WIESBADEN, Germany -- As the months pass since my dad died, I find myself sharing more and more jokes, stories and anecdotes I learned from him. There's not a day that goes by that I don't use some expression I heard him say or find myself looking at the world in ways colored by his outlook on life.

People often tell me they wish they had met him.

It's strange, because for my siblings and I, we don't usually think of him as a funny guy; although, all three of us can instantly raise a smile on the others face by quoting some silly expression he once said.

As someone who grew up during the Great Depression, who lost his overbearing father at a young age, a hard drinker who sometimes stayed that way for days and a man prone to lose his temper and lash out at anyone within reach at very unexpected times, Dad was in no way like the television dads portrayed by Fred MacMurray in "My Three Sons" or Michael Landon in "Little House on the Prairie."

Growing up we learned to stay out of his way whenever he was home, because we knew eventually he would work up a head of steam and boil over.

He wasn't the kind of father who suggested heading outside after work to toss a football around. While he made sure we had baseball gloves and basketballs growing up, he just didn't seem all that interested in sports or to have the time for them. The same went for music - he paid for our music lessons, encouraged us to play and appreciated listening to jazz, his passion, but somehow lost the desire to perform himself once he left home to fend for himself - as if playing music, like sports, was something best left to children or the professionals.

He took us traveling all over Europe, exposed us to art, natural history, classical orchestras, but there was always an undercurrent that the old man's temper would cast a shadow over the experience.

Having grown up with lots of friends who came from military families - with dads who woke up in the middle of the night with clenched fists ready for combat after time in Vietnam or houses where Moms were mostly in charge while fathers were away on duty - we kids learned that most adults were best left to their own devices while we stuck together to discover the world on our own.

And yet our house was a place where guests were always welcome - our childhood friends spending as much time at our house as their own, friends and strangers crowding around our dinner table and the living room sofa frequently occupied by overnight guests.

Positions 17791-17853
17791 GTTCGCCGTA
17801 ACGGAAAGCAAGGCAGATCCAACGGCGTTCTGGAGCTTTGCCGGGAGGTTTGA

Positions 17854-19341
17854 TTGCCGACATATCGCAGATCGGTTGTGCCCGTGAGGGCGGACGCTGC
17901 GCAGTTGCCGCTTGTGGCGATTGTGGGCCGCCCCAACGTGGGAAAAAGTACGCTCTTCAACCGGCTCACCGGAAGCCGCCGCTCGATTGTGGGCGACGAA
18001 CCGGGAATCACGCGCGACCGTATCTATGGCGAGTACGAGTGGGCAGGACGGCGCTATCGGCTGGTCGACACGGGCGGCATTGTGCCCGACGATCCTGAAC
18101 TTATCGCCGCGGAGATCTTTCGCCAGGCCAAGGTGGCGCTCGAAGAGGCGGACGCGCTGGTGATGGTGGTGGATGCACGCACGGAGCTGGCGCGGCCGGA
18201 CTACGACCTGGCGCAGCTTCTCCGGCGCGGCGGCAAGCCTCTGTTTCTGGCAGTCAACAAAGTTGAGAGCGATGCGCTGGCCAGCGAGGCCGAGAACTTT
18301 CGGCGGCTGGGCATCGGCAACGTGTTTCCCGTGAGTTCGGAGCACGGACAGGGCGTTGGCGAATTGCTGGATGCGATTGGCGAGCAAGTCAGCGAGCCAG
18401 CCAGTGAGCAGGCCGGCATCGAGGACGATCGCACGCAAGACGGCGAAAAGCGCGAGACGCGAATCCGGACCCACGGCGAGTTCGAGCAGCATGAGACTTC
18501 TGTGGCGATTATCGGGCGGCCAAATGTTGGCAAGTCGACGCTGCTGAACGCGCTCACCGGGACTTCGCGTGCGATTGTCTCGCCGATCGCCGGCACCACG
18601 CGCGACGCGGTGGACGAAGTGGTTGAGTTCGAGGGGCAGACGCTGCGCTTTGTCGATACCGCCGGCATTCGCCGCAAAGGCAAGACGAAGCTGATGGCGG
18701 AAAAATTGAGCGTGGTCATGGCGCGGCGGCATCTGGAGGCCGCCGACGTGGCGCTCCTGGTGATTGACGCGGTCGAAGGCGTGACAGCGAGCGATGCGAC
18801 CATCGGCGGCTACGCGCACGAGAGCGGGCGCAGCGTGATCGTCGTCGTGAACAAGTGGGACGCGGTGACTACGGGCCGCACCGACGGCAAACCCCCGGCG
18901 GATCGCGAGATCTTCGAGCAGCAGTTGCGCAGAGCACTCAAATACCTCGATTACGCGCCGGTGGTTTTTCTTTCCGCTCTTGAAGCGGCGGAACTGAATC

Unlike the house in Philadelphia where my dad grew up where children were expected to only speak when spoken to, our home - which didn't always stay in one place for too many years at a time - was a place where conversation was a highly valued commodity. It's how we learned about the world, how we grew to appreciate the rich diversity of people who passed through our door and shared their stories with us - and how we expressed our frustrations, hopes and pride in one another. They say talk is cheap, but in our family talk was the currency of our upbringing. It was as educational as anything we were exposed to in a classroom.

And despite the unkind words that were spoken occasionally in anger in our house, we knew that both of our parents loved us fiercely and we could always count on them when we were in trouble.

As Father's Day approaches, I realize how much of my father I carry with me everyday. It's in my desire to always do my best, to not settle for mediocrity and in my ability to find joy in the people, places and natural wonder of the world around me.

I hope I've done a better job of being more involved in my childrens' lives, but I also realize the world has changed a lot from when my father was a young man raising children.

Here's wishing he were still around to see how I've done.

Happy Father's Day Dad.

Page last updated Fri July 22nd, 2011 at 12:16